• Utilize cutting-edge analytical techniques on significant amounts of security data to identify abnormal activity without increasing the level of false positives.
  • Leverage internal response and external threat intelligence to learn from past attacks and make that experience accessible to less sophisticated analysts, improving the performance of the entire security team.

 

How is XDR Technology Different than a SIEM or SOAR?

In a recent blog post, Forrester analyst Allie Mellen wrote:

“Until recently there was no reliable, unbiased explanation for what XDR is and how it differs from a security analytics platform, which has led to confusion and disregard from clients who dismiss it as nothing more than yet another cybersecurity marketing buzzword.”

So let’s try and be clear, Extended Detection and Response (XDR) is the next evolution of endpoint detection and response (EDR). XDR takes a holistic approach to threat detection and response that streamlines security data ingestion, analysis, and prevention and remediation workflows across an organization’s entire security stack. With a single console to view and act on threat data, XDR enables security teams to effortlessly uncover hidden and advanced threats, and automate even complex, multi-step responses across their security technology stacks.

SIEM is primarily a log collection tool intended to support compliance, data storage, and analysis. Security analytics is a capability that has been largely bolted on to SIEM solutions and does not adequately identify threats without running a separate security analytic function on top of a huge data set.

A SIEM ingests log data from a variety of network hardware and software and analyzes the data in real-time. A SIEM’s purpose is to correlate events and identify anomalies or patterns of behavior like traffic from suspicious IP addresses or unusual exfiltration of data that may indicate a breach.

SOAR incorporates orchestration, automation, and response capabilities to the SIEM and enables disparate security tools to coordinate with one another. However, bi-directional connectivity is where SOAR begins and ends. While valuable, SOAR does not solve the big data analytics challenge, nor does it protect data or systems on its own.

XDR has risen to fill the void created by SIEM and SOAR through a distinctly different approach anchored in endpoint data and optimization. XDR has advanced analysis capabilities that enable the organization to focus on the highest priority events and respond rapidly.

 

SecureOps Resources on Logs, SIEMs, and Network Security Design

We want to make life easy so if you want to know how networks are designed, logs are generated, collected, correlated, and analyzed, often by a SIEM we put together a series of blog posts. Let’s start with our Log Monitoring and Management blog post and learn why logs are so critical to gathering insight into an organization’s IT Security status and issues. Then learn exactly What a SIEM Does in this blog post.

Next, we addressed “The Fundamentals of Network Security Analysis and Monitoring” in a blog post where we discussed active versus passive security devices, flow analysis versus packet analysis, and several of the security technologies used to analyze or stop traffic including IDS/IPS technology. Prior to that blog post, we wrote another post titled “Network Security Design is Critical to Eliminating Security Gaps and Reducing Costs” – “The 5 Pieces to the Cybersecurity Puzzle,” where we discussed the five core elements of Secure Network Design.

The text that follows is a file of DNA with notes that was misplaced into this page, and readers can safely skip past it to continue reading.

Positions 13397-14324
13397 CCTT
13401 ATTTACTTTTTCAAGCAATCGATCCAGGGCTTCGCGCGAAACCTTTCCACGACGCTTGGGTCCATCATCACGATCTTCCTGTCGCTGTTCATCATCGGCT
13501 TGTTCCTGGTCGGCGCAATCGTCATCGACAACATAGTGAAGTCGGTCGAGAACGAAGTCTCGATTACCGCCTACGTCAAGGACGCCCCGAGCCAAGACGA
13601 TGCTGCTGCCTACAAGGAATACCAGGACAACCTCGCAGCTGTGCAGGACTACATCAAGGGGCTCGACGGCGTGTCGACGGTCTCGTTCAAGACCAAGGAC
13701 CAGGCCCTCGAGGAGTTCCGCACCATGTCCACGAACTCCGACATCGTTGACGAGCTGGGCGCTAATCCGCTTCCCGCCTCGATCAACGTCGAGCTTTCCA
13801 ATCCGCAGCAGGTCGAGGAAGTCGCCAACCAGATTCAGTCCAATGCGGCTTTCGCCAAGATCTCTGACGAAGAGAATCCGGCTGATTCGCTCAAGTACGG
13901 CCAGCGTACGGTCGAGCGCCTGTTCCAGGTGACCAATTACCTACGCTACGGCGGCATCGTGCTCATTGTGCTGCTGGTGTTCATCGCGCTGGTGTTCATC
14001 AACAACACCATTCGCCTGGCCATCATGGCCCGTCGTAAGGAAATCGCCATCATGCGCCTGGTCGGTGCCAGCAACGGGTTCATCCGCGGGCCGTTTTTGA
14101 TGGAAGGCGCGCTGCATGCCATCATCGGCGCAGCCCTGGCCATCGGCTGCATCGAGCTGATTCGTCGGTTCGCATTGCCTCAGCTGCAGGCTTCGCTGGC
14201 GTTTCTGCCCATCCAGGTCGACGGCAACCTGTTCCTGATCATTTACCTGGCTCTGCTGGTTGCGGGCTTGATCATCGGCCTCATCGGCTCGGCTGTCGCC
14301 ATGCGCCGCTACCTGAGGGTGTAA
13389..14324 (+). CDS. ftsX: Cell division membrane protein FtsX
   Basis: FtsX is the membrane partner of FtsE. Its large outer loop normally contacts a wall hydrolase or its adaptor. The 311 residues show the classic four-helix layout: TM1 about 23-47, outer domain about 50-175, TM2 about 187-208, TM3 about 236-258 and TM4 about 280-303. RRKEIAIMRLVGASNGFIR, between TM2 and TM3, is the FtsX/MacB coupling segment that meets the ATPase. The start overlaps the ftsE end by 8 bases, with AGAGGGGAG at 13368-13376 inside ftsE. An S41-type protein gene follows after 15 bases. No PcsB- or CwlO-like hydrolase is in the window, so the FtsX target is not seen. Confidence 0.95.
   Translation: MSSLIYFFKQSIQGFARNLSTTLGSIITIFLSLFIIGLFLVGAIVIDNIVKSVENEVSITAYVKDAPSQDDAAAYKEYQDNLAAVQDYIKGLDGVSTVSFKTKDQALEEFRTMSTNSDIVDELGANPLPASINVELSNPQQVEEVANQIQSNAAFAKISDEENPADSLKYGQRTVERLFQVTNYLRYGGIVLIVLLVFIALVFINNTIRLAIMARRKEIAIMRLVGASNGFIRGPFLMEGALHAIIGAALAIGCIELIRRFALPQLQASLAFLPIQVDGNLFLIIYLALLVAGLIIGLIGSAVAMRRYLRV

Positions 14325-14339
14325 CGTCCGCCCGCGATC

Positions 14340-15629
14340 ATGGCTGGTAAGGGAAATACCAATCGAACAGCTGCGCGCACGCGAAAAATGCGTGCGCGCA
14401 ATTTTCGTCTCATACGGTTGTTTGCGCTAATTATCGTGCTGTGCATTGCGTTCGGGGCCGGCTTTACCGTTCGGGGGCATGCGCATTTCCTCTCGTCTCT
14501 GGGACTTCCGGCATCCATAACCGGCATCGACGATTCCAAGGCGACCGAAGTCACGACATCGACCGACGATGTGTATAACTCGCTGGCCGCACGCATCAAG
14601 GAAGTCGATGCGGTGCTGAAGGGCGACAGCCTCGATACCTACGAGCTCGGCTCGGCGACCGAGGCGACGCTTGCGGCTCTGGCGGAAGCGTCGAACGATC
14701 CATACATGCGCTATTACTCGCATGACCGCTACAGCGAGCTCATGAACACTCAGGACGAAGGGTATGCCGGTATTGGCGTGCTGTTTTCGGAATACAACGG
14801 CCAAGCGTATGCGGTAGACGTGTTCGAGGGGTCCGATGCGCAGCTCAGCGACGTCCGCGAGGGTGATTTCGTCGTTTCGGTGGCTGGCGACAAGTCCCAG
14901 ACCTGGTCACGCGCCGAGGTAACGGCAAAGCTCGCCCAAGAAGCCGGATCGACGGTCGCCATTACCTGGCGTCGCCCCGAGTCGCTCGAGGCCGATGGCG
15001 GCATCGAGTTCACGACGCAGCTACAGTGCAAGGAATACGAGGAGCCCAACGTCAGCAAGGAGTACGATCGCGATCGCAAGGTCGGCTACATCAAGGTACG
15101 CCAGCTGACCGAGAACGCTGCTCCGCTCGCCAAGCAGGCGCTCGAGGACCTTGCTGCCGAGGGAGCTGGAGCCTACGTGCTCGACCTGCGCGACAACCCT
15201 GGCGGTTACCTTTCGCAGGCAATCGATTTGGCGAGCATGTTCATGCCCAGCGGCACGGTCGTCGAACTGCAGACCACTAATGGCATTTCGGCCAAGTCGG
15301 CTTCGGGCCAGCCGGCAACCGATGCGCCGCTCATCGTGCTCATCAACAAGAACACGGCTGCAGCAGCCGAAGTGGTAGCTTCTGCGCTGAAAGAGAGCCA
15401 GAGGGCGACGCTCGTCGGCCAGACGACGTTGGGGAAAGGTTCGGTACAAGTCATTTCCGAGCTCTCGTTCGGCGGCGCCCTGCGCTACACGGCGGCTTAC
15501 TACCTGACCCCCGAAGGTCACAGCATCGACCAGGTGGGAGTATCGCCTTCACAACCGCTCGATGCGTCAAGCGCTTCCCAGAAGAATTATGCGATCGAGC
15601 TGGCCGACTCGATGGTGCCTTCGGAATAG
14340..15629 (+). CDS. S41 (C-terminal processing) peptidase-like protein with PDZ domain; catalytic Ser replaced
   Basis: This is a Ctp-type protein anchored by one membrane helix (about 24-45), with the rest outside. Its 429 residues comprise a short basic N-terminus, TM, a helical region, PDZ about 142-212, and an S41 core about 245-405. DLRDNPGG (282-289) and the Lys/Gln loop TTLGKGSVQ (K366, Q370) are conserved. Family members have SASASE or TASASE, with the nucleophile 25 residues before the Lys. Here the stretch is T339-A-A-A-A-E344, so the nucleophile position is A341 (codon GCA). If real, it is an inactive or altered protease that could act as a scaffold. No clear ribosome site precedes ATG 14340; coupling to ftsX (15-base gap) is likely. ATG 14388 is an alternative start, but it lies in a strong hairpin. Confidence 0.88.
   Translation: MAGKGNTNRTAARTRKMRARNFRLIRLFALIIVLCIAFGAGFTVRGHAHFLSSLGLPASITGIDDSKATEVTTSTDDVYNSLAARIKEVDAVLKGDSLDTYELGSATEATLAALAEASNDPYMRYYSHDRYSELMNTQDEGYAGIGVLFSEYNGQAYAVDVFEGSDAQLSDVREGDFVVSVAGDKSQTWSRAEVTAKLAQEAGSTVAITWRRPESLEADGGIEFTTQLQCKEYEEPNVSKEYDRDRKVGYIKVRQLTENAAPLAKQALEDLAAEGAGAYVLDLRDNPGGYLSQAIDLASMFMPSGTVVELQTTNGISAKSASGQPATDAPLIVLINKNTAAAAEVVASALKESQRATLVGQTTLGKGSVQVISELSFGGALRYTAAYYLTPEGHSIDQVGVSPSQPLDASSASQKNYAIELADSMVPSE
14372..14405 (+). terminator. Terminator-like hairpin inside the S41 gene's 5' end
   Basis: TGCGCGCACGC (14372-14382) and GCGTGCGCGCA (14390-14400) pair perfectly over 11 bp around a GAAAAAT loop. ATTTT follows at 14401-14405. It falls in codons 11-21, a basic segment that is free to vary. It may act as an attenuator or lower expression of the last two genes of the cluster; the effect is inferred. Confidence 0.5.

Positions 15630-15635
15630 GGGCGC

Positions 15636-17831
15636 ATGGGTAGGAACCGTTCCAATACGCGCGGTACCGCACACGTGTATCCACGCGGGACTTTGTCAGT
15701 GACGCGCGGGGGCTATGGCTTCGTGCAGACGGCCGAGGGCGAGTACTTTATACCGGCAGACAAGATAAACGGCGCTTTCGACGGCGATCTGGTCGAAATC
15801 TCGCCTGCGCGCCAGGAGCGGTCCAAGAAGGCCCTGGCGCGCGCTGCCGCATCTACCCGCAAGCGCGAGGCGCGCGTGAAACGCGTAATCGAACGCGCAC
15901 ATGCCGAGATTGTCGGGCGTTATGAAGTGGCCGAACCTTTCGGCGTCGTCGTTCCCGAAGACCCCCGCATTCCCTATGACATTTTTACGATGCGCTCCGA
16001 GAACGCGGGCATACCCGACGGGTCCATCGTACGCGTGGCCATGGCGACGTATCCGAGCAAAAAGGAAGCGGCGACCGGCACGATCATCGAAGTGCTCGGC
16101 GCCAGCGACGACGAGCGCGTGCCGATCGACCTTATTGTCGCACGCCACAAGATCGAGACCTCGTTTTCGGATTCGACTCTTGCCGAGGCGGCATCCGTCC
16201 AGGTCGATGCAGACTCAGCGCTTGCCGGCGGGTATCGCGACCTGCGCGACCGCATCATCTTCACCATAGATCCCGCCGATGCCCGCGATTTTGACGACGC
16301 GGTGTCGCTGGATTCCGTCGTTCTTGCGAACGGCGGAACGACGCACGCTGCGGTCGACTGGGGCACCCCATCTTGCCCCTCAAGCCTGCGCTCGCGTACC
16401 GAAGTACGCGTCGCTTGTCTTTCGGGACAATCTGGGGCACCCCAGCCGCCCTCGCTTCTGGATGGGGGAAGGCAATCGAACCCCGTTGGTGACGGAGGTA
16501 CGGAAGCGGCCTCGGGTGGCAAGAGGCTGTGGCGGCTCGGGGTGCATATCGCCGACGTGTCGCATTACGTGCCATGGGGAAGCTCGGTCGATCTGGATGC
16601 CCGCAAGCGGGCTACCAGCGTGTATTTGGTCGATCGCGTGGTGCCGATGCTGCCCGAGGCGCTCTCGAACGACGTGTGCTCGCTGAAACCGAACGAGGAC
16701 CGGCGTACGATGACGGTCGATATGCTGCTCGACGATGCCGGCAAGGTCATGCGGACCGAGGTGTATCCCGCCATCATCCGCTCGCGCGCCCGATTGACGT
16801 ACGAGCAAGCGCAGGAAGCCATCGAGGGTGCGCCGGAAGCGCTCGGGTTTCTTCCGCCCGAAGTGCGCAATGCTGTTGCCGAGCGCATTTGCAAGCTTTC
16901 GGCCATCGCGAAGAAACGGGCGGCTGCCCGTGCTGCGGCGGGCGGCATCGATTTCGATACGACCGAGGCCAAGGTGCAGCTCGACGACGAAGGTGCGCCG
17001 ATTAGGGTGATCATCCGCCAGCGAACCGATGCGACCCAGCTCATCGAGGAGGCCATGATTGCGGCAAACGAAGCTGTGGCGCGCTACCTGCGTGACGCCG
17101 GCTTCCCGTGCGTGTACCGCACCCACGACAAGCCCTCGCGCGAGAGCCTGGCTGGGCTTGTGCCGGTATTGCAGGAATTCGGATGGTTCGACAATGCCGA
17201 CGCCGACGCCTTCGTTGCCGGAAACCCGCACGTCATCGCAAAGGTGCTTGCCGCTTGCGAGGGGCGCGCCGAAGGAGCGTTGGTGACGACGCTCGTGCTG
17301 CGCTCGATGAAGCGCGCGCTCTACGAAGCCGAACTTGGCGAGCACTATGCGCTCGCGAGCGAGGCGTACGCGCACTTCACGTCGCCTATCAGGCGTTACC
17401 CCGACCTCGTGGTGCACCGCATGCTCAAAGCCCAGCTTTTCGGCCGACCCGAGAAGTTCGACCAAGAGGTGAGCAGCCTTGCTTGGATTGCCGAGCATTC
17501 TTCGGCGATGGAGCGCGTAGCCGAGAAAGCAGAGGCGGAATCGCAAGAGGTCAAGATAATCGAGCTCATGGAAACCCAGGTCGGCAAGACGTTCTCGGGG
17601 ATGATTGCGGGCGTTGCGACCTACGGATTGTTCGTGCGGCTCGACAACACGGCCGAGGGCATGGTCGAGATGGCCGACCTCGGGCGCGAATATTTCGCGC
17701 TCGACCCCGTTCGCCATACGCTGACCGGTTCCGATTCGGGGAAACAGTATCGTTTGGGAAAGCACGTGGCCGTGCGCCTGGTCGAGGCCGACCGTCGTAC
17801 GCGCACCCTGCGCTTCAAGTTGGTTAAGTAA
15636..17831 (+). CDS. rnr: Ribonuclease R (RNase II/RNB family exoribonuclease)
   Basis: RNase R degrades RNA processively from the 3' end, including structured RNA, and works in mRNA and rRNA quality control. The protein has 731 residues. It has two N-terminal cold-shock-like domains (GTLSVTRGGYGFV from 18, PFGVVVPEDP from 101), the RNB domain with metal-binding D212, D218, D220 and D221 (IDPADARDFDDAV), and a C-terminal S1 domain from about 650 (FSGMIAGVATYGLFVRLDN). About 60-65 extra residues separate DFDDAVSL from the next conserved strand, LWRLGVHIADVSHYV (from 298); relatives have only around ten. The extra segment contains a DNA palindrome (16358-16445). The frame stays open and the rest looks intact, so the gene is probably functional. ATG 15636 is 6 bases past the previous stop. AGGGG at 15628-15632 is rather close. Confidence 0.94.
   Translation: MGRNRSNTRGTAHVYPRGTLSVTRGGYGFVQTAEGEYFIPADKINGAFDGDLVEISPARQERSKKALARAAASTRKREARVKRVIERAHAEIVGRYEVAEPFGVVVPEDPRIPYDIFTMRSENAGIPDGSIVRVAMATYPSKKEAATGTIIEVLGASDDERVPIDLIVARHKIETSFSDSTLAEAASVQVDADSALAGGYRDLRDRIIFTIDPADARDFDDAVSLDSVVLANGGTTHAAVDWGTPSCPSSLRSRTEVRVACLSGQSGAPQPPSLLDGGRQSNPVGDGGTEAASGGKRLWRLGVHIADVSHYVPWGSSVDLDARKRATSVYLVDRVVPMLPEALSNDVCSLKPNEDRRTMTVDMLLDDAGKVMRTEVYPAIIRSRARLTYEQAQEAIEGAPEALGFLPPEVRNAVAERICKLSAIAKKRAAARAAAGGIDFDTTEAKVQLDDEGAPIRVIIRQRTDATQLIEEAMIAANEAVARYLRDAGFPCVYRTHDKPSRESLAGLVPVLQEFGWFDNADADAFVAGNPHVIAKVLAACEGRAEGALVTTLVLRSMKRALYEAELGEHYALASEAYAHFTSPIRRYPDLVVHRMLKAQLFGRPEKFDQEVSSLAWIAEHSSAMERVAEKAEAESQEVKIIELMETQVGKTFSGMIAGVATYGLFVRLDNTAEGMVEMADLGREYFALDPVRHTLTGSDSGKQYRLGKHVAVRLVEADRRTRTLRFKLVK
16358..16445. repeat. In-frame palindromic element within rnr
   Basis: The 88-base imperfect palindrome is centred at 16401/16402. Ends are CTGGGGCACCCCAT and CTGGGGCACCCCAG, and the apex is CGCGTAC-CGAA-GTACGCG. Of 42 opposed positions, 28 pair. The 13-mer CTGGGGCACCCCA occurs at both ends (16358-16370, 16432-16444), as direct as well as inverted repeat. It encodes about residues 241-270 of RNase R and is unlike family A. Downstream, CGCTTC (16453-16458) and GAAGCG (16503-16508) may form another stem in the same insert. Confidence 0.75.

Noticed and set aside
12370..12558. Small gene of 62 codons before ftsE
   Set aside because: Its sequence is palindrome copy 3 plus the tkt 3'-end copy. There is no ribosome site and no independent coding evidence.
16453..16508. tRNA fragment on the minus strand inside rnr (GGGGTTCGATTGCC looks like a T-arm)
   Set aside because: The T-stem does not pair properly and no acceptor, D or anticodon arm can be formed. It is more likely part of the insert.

Conclusion

Ok, let’s try and put a wrapper on this here in the conclusion. Does XDR replace SIEM and SOAR? Not today and probably not for a while. While XDR offers organizations new security capabilities and enhanced protection, it cannot and should not fully replace SIEM or SOAR. XDR is not a substitute for SIEM because the SIEM has use cases outside of threat detection, such as log management, compliance, non-threat-related data analysis, and management. While an XDR can often fulfill threat-centric and cyber-attack use cases and replace SIEM in that regard, the organization will still have other needs to be fulfilled by the SIEM – particularly compliance such as PCI-DSS.

As for SOAR, this platform offers valuable orchestration capabilities that help the security team optimize resources and prioritize activity. An XDR solution generally does not have these capabilities, which makes it important to maintain the SOAR system and integrate it with XDR.

SIEM and XDR provide value in two different but potentially complementary ways, with SIEM having had its genesis in compliance and evolving to serve as a broader threat and operational risk platform, while XDR had its genesis specifically focused on threats and provides a platform for deep and narrower threat detection and response.

That said, many analysts like Forrester’s Mellen suggested, “The approach that XDR is taking is to continue to increase protections on the endpoints, and then enriching on top of that with all of this really powerful information from the network and different clouds, from identity and access management.” So, while SIEMs hunt for threats by collecting a ton of data, running security analytics on top of it, and “trying to find a needle in the haystack,” XDR approaches threat investigation and response from a different or more holistic angle, thus suggesting that as XDR evolves SIEM’s may as least lose their centerpiece position in security operations and be positioned more of compliance technology.